July 4, 2022
Luca Mazzacane
(Pavia, Italy)

On February 24th, 2022, Putin’s Russia staged what looked to be a blitz invasion of Ukraine, heading for the capture of the Ukrainian capital of Kyiv. It failed. But the invasion soon became a war of attrition. 

Putin’s strategy is now to weaken Western economies by stopping critical exports. Europe is suffering from high gas and oil prices, and the butterfly effect is that supply chains around the world are being severely affected.

Here’s more:

  • Russia is amplifying its pressure on the West by blocking the export of wheat from Ukraine, one of the biggest grain exporters in the world.

  • The disruptions are proving profitable for some Asian countries, including China and India. Both have increased their fossil energy purchases from Russia, neutralizing much of the force of the sanctions on Russia (which the West had hoped would force Moscow to withdraw from Ukraine). Neither country shares the common global goals on the environment and emissions.

  • Russia also found European countries who were willing to break ranks with the critical EU decision not to pay for energy in rubles, so that those countries could continue receiving Russian gas and oil. 

Any solution for the 22 million tons of grain stranded in Ukraine?

  • The EU's initial strategy for solving the grain crisis was to transport grain from Ukraine via Lituanian railways. However, a lack of compatibility between Ukrainian and Baltic wagons made that impossible.

  • Another possibility is via Romania. The river Danube is a safe and known passage between the Odessa oblast and eastern Romania.

  • Poland has already signed a treaty with Ukraine, allowing the stranded grain to leave from Polish ports such as Gdansk.

The worst effects of the grain hostage

  • The Russian grain blockade is affecting not only European economies, but also those in need around the world. The World Food Programme reports that 193 million people in 53 countries are experiencing a critical food crisis. In Ethiopia, Madagascar, Sudan and Yemen, starvation and critical acute malnutrition levels are already evident.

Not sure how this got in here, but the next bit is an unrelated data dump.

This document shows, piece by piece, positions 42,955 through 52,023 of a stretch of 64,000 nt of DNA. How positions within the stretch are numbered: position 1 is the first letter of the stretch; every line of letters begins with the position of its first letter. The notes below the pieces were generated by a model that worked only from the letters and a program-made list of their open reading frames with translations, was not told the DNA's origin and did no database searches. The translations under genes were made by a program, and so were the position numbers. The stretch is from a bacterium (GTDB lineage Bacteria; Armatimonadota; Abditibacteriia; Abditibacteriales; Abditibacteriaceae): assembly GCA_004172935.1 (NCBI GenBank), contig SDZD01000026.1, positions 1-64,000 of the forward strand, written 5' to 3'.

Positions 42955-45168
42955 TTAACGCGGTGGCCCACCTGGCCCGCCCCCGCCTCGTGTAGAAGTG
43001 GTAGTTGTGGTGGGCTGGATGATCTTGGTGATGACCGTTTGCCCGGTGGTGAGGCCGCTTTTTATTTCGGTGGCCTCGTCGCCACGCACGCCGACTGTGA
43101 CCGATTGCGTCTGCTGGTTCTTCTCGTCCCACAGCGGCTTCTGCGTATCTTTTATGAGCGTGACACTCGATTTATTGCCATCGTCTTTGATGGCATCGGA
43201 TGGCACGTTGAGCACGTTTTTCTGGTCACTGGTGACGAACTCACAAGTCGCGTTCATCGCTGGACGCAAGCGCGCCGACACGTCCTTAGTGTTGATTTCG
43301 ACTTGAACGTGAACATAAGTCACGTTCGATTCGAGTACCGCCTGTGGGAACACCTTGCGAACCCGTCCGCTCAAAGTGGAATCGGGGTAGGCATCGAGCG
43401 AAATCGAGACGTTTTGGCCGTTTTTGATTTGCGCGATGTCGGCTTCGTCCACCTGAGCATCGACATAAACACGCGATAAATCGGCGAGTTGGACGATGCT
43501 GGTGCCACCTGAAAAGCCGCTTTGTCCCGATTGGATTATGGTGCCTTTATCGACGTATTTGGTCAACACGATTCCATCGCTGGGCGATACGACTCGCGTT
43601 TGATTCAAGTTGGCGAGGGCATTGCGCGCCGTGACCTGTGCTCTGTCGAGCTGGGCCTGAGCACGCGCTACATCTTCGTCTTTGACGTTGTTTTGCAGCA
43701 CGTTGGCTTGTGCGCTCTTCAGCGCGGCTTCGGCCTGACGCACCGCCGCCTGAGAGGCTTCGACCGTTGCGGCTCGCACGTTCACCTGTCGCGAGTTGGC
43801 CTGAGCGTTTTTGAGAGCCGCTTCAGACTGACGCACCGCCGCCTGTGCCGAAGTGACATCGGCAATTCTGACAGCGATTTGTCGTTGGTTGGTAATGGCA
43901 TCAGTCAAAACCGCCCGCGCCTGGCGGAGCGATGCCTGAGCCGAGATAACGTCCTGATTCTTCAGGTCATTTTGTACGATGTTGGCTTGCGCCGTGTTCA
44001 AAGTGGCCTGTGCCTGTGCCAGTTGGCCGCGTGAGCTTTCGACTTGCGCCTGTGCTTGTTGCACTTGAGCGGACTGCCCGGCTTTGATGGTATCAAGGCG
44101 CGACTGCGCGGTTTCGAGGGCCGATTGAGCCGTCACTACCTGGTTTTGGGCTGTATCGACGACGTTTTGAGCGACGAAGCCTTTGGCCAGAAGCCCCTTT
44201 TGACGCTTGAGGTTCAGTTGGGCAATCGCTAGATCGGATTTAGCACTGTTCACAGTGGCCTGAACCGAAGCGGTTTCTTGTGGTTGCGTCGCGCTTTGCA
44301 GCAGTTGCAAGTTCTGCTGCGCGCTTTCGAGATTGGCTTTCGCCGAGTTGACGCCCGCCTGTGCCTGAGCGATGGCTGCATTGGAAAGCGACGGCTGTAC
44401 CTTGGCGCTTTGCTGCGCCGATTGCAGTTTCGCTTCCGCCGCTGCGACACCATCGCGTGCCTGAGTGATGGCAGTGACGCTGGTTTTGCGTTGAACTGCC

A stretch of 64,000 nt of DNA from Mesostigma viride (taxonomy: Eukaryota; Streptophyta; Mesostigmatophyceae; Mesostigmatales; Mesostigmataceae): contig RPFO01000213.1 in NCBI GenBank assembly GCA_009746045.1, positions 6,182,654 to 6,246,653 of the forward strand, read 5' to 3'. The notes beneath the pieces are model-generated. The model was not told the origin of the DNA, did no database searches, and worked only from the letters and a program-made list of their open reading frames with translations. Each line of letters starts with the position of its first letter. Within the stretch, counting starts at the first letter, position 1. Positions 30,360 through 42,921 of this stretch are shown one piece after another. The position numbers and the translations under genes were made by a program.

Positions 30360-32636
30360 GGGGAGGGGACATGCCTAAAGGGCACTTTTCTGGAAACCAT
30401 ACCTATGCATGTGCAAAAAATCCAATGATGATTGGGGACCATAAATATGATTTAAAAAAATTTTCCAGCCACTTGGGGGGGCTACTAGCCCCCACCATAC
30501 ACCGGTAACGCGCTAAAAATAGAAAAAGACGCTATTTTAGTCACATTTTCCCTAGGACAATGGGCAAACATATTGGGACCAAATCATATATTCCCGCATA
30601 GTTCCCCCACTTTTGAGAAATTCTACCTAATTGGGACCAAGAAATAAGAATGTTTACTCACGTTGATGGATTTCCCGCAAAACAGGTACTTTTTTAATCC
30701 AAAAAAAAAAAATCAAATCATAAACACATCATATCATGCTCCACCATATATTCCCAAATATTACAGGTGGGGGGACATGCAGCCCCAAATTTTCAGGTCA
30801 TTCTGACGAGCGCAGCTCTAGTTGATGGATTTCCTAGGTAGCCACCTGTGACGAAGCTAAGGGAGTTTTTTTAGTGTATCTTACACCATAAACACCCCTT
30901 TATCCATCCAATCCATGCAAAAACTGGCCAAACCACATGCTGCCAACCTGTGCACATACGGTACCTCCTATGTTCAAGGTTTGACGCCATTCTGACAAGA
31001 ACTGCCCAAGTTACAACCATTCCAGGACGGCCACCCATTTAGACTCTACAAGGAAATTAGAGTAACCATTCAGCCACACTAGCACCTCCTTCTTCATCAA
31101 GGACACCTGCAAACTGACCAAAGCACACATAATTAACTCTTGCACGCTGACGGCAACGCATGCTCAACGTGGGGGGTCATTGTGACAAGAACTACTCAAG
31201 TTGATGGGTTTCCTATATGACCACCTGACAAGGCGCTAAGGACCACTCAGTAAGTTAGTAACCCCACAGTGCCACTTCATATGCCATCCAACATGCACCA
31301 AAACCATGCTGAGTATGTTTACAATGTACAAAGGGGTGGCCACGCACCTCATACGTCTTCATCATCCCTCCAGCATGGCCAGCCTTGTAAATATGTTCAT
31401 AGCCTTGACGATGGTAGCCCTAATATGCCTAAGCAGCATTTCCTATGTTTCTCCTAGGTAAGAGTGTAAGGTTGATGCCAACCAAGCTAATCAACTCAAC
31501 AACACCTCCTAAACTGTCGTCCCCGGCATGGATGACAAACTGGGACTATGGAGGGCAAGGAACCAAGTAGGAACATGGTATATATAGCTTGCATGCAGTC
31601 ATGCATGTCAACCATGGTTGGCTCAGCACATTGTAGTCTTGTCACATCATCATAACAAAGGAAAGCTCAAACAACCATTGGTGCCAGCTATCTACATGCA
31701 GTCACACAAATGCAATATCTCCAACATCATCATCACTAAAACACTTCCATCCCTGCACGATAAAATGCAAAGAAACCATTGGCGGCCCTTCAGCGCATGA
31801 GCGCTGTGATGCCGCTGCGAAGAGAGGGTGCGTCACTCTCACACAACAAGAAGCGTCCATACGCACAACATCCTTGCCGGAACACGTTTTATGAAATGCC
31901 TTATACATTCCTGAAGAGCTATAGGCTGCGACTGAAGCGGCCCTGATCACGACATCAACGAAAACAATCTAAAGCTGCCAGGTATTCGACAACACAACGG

• The number of people in a food crisis around the world exceeded 100 million in 2016. Between 2018 and 2021, that number almost doubled due to climate change, Covid-19, and conflict (particularly in Africa). Now, basic food prices around the world are expected to rise by 20%.

  • In West Africa, 27 million are facing food insecurity, and those numbers could rise to 38 million in the next 3 months. More than 6.3 million are children under 5 who are already experiencing acute malnutrition.

These conditions make the Russian attrition and leverage even more powerful. It’s no secret that Russia has had its eye on Africa. As China has already done, Russia would like to invest and subjugate the continent, which is rich in natural resources but poor in human rights standards.

If, by any chance, this was Putin’s strategy from the very start of his invasion of Ukraine, it’s clear that his foresight and cunning are disproving the reports that suggest his mental decline. At this point, Putin seems to have outmaneuvered the Western alliance and international organizations.

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